Methotrexate Drug Interactions

by on May 12, 2012

Methotrexate belongs to a group of drugs known as disease-modifying anti-rheumatic drugs, or DMARDs for short. They are typically used to treat rheumatoid arthritis and related diseases. Although methotrexate is a very useful drug that is capable of treating several conditions, it can have adverse effects when taken in combination with other medications. These effects range from moderate to severe and may manifest themselves differently in different patients.

Drugs Reducing Methotrexate Effectiveness

Certain types of medication may reduce the effectiveness of methotrexate when used in conjunction with it. For example, folic acid is typically prescribed with methotrexate in order to reduce the potential side effects of the latter, but certain research findings suggest folic acid may also reduce the effectiveness of the drug. There are some reports of methotrexate being less effective in treating psoriasis when taken with a daily dose of 5mg of folic acid. However, patients taking both methotrexate and folic acid should not stop taking folic acid before consulting with their healthcare provider.

Significant Methotrexate Drug Interactions

Administering high dosages of methotrexate therapy concomitantly with certain groups of drugs may elevate and prolong serum methotrexate levels, in some cases leading to deaths from severe hematologic and gastrointestinal toxicity. Such methotrexate drug interactions may occur with some NSAIDs, including ibuprofen, celebrex, diclofenac, etodolac, indomethacin, naproxen, meloxicam and piroxicam, and penicillin antibiotics like amoxicillin, ampicillin, dicloxacillin and penicillin.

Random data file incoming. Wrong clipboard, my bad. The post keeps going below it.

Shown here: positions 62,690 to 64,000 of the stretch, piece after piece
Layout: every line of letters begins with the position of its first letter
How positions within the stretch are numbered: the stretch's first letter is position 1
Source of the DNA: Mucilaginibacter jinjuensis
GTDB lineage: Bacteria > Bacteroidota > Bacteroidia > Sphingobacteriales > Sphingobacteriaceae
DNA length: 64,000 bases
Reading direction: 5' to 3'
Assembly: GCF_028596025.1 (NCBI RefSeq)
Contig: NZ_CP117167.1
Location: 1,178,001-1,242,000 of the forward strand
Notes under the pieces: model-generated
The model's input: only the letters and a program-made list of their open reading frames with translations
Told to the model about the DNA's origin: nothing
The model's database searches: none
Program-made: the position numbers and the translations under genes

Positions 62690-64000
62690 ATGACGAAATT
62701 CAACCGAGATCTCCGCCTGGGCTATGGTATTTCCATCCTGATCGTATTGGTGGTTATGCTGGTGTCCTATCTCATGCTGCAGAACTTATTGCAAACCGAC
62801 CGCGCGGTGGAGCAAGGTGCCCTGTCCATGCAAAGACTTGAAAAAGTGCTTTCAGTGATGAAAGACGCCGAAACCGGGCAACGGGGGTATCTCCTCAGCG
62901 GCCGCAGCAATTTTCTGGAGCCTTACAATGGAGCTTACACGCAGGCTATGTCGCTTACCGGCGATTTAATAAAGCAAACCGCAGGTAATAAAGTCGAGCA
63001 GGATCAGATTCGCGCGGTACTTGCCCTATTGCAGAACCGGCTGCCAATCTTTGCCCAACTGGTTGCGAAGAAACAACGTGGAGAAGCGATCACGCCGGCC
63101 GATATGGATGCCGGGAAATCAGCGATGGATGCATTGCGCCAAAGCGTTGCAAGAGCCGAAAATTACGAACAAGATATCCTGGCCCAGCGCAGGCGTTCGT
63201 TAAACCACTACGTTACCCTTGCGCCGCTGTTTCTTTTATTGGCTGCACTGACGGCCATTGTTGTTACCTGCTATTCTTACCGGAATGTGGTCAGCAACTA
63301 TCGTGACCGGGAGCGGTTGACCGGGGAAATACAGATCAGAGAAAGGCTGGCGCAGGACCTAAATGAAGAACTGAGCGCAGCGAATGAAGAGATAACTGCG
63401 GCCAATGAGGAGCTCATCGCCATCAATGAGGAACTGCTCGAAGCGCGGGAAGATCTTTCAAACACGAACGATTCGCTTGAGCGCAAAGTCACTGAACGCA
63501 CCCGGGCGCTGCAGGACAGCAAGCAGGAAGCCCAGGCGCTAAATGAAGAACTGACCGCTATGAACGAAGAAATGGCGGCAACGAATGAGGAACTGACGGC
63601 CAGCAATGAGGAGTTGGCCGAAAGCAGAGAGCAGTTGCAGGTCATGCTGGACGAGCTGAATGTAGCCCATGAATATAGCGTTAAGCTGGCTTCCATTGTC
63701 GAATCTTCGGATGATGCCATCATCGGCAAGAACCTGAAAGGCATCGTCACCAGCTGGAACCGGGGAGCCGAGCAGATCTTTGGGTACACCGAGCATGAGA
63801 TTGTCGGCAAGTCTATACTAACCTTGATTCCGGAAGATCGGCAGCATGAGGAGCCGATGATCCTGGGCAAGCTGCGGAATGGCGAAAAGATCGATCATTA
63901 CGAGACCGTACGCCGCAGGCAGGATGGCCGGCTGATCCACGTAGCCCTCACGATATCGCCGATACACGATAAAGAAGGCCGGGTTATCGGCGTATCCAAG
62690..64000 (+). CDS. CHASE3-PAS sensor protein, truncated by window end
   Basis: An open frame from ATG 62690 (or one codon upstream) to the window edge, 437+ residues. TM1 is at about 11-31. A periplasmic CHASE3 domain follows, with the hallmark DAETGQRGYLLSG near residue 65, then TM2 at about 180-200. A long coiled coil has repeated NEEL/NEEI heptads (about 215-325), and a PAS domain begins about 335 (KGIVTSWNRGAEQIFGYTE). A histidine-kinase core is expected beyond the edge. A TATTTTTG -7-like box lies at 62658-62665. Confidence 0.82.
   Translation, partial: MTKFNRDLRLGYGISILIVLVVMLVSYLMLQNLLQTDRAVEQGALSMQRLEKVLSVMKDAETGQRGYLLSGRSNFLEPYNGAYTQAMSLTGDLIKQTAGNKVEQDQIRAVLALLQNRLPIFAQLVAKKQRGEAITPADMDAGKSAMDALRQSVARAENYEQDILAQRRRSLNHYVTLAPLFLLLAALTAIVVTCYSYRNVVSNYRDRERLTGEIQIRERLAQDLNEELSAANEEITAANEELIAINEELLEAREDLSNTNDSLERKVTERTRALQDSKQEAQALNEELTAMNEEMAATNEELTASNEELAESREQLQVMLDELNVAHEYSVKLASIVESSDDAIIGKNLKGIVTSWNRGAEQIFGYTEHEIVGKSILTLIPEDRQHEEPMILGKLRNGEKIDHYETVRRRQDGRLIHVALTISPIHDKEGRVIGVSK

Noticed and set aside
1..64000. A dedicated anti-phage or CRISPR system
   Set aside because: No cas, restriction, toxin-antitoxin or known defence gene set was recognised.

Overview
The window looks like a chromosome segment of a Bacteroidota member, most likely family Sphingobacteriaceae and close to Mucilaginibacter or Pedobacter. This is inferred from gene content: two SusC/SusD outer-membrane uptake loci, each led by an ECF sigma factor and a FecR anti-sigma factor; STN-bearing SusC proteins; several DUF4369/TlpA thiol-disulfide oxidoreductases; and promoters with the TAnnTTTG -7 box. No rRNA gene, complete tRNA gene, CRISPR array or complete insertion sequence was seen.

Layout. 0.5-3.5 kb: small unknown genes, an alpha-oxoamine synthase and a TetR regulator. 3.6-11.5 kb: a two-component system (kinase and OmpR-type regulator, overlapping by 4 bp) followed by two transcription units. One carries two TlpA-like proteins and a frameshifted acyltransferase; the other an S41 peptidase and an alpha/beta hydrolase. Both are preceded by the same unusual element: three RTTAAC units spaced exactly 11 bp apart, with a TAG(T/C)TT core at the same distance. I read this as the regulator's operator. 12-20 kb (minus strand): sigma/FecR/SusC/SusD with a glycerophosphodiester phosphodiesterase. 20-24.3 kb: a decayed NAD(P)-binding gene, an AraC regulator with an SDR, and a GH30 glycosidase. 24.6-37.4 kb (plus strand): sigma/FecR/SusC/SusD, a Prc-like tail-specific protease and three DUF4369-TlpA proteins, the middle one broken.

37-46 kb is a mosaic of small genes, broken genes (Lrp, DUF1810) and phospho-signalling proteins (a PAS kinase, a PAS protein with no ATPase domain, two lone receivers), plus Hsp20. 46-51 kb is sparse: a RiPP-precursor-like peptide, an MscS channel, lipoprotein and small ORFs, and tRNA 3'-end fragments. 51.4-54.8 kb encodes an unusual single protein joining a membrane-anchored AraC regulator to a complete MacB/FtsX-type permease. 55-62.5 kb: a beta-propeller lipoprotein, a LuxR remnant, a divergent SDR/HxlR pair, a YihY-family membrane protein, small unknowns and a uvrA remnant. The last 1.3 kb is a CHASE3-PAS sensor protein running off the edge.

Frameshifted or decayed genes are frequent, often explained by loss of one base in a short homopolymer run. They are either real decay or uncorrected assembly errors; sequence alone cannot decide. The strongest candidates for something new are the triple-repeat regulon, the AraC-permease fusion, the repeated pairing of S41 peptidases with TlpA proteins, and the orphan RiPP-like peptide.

Whilst methotrexate may be used together with NSAIDs or penicillins, patients should be closely monitored.

Other Drugs That Can Potentially Interact With Methotrexate

Methotrexate is a hepatotoxic agent, meaning it can be injurious to the liver. When methotrexate is administered concomitantly with other hepatotoxic agents such as azathioprine, retinoids or sulfasalazine, there is the potential for increased hepatotoxicity. In other words, such a combination of drugs may cause liver conditions like toxic hepatitis.  Other groups of drugs that may affect methotrexate include, but are not limited to:

  • The antiepileptic drugs phenobarbital and carbamazepine
  • Oral diabetes medications including acetohexamide, chlorpropamide, glipizide, glimepiride, metformin and tolbutamide
  • Medicines that decrease stomach acid including esomeprazole (nexium), lansoprazole (prevacid), omeprazole (prilosec) and pantoprazole (protonix)
  • Salicylates including aspirin, Disalcid, Doan's Pills, Dolobid, Salflex and Tricosal

Methotrexate Interactions with Food and Drink

This drug may also interact with caffeine and alcohol, which are both fellow potential hepatotoxins.

Limited data suggests that consuming more than 180mg of caffeine a day may interfere with the efficacy of methotrexate in patients being treated for rheumatoid arthritis. It should be remembered that not only do tea, coffee and other drinks contain caffeine, but also certain foods such as chocolate. Consuming any amount of alcohol whilst on methotrexate is not recommended. Herbal and nutritional supplements including black cohosh, chaparral, comfrey, DHEA, kava, pennyroyal oil, and red yeast rice are also to be avoided.

This is by no means a comprehensive list of methotrexate drug interactions. Patients should always consult their doctor on potential interactions with their current medications before starting methotrexate.  The patient’s current prescription medicines should be taken into account along with over-the-counter medications, vitamins and nutritional and herbal supplements.